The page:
Earthing up potatoes once the shoots are around 25cm above the ground, this will help any new tubers to grow under the soil and avoid them turning green as the plant grows taller. Try to leave about 5cm of shoots showing so the plant has enough foliage to continue growing.
Sow French beans, runner beans and squash outdoors but remember to be weary of those late frosts.
Plant out strawberries and line the bed with straw, the aim of this is to lift the fruit off damp ground and to stop soil splashing on to the ripening fruit – which encourages rotting.
Time for any courgettes, summer cabbages and leeks to be planted out.
Plant corn, plant in blocks as they are wind pollenated and also the the outer plants will help shelter the inner plants from high winds, here’s a good guide on block planting corn.
Netting soft fruits to avoid them being eaten.
Some outdoor varieties of tomato seedlings can be planted out.

Peppers, chillies, aubergines and cucumbers can get their final resting places inside. Really keep an eye on them when small to make sure the hotter days don’t fry them. Some chillies can even be moved outdoor, capsicum pubescens and Ethiopian pepper trees can withstand slightly cooler climates but still need warm sunny locations.
Plant out tomatoes seedlings.

Construct / repair any rainwater collection systems you may have to get any water-butts full before the warm months.
Regular hoeing to fend off the weeds.
Set up poles for French and runner beans.
Watch out for black-fly on broadbeans, green-fly on peas, carrot-fly on… well… carrots. For black-fly and green-fly, you can squish by running your forefinger and thumb up the stems, or use soapy water.

Sweetcorn planted in blocks (see May’s guide for more info on planting in blocks).
Plant out summer cauliflowers, courgettes, pumpkins, artichokes.
Sow outdoors beetroot other leafy lettuce crops, try to sow in a slightly shady area as full sun can create a bitter taste.
Thin out carrots to avoid over crowding and continue planting new rows.
Plant out celery, celeriac, marrows, pumpkins.
Peppers and chillies can be planted outdoors in a sunny spot.
Winter brassicas can be planted now for a winter crop.
There are no more worries of frost catching us out now that we are in June and with the longer sunnier days come more opportunities to get out on the allotment.

Protect carrots from carrot fly and cabbages from caterpillar damage by
covering the crop with Envirofleece or Enviromesh.
Remove any onion or garlic scapes (on hardneck garlic varieties) in order to focus all
of their energy into producing a larger bulb rather than flowering.
Hoe borders on a regular basis to keep on top of those weeds.
Continue to train/fan fruit trees.
Continue to earth up potatoes not ready for harvest, harvest early potatoes – these are normally ready from 10 weeks after planting.
Inspect fruit bushes and trees for pest and diseases, and treat as necessary. Fruit cages need building or repairing to help keep the birds away from the soft fruits when they ripen.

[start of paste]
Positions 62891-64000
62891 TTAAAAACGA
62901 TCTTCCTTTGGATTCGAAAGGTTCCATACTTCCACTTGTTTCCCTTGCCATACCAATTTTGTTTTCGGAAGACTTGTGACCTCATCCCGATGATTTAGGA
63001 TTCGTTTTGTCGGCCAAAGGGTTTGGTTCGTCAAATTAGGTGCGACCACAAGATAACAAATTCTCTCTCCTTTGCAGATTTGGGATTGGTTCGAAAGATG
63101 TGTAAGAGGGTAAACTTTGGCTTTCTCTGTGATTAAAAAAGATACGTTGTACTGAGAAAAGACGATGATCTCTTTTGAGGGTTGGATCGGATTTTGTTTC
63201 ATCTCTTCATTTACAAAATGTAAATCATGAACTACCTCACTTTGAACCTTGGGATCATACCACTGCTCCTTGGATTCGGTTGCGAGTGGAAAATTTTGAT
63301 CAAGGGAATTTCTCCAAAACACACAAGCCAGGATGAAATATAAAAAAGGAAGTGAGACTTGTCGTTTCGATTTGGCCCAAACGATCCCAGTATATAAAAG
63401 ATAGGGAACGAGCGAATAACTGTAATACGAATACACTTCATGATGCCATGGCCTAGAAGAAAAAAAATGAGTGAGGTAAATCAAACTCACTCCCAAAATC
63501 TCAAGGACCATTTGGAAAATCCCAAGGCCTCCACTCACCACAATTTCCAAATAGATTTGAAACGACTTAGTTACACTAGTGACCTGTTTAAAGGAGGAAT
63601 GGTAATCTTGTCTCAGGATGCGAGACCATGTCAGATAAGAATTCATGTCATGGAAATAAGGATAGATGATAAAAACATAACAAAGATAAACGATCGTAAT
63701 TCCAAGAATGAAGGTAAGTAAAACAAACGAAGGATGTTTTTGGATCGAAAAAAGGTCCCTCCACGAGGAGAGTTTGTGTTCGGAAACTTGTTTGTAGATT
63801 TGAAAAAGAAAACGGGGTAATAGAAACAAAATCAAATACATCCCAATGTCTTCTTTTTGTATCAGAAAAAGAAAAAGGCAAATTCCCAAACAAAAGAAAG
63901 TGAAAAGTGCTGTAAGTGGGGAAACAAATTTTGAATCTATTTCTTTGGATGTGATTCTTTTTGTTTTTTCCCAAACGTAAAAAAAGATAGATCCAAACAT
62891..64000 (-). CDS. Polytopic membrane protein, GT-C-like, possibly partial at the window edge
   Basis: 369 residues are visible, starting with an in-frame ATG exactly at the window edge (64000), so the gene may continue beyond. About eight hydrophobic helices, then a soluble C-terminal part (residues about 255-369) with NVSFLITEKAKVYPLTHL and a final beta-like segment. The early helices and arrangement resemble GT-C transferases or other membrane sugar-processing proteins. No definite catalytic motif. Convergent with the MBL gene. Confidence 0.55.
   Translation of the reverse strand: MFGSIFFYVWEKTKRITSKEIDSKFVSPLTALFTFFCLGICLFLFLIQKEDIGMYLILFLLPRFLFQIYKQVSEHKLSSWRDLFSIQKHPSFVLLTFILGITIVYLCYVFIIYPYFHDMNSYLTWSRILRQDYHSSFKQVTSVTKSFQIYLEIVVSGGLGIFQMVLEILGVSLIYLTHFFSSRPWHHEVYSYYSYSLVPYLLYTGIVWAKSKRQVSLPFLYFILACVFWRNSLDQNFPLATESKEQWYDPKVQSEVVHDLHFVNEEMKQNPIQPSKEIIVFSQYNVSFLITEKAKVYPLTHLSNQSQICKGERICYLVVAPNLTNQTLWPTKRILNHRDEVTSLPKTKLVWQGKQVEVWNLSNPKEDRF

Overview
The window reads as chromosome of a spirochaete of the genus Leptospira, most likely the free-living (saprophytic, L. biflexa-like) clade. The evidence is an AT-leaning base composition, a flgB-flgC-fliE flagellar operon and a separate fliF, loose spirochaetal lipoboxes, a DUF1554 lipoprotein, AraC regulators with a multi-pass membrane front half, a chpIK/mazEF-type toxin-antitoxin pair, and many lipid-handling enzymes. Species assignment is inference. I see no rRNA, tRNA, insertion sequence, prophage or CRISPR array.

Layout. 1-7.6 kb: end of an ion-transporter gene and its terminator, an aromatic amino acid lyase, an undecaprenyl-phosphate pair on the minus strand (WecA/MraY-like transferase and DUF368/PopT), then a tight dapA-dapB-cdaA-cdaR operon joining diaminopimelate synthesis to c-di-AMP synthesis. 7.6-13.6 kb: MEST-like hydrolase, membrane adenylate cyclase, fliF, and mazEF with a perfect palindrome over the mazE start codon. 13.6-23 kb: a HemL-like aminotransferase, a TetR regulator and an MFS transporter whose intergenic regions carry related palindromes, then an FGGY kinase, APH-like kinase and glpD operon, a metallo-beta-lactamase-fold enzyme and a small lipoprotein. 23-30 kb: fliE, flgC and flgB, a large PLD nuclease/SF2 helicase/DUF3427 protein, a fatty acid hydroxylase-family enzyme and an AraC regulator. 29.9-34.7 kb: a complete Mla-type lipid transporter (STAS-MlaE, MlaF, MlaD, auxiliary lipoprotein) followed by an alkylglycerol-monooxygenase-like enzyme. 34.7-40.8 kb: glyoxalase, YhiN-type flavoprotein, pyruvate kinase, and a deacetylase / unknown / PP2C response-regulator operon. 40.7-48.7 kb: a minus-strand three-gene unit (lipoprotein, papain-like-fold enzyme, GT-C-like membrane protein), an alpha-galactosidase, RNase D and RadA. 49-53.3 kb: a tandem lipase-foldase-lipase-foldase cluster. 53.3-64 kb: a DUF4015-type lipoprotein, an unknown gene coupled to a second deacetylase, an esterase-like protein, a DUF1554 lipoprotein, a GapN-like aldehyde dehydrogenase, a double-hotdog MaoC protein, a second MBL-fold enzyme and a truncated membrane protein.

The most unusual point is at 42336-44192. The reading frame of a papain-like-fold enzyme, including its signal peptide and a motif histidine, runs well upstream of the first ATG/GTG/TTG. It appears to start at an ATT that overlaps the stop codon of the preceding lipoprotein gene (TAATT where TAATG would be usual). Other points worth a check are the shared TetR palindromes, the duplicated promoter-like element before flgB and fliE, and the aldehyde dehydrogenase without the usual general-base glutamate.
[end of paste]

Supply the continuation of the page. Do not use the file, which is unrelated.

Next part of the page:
An exciting month in the garden with so much happening. The garden should look at its most
colourful and lush in July, packed full of flowers, vegetables, and fruit.
There’s still lots to harvest, including late strawberries and gooseberries, redcurrants, blackcurrants and blueberries. Some early blackberries could be ready too
Over-laden branches such as those on fruit bushes may need support with string and canes to prevent them breaking under the strain.
Soft fruit bushes will benefit from having their new growth pruned back to five leaves to allow more sunlight into the canopy and help the fruit ripen.
Peaches, apricots, cherries and early varieties of plums, apples, and pears should now be ready for picking.
Stay on top of the watering and look out for any flagging plants. Those in containers or greenhouses may need watering at least once a day.
If you are lucky enough to have a greenhouse, remember to open doors and vents to prevent it overheating during midday
Second earlies should be ready for digging up now. Remember to keep earthing up maincrop potatoes around the bases of their stems.
Continue to sow carrots radishes, and lettuces every few weeks to ensure regular crops to harvest over the next few weeks
Cut back the fruiting canes of summer raspberries. Tie in the new canes that will provide the fruit the following year.

With lots to harvest and sow, August is possibly the busiest month. Stay on top of the weeding and watering to ensure bumper crops
Sweetcorn is ready to harvest when tassels turn brownish and when milky liquid runs from a kernel when you stick a fingernail into it Carrots, beetroot, radishes, and lettuces should also be ready
Remember to keep cutting cut-and-come-again salad leaves to encourage more to sprout
Peas, beans, tomatoes chillies, and courgettes need to be picked to ensure they continue to crop
Continue to dig up potatoes
Harvest onions when their foliage turns brown and wilts. Leave to dry in the sun for a few days before storing or cooking
Beans and peas can be frozen.
Maincrop potatoes should be stored somewhere dark and dry
Watch out for blight on tomatoes and potatoes Remove infected growth immediately
Stay on top of watering during dry spells.
Give fast-growing crops, such as courgettes, pumpkins, tomatoes, and cucumbers, a weekly liquid feed.
Continue to sow radishes lettuces, spring cabbages, turnips, rocket, kohlrabi, oriental vegetables, and overwintering onions.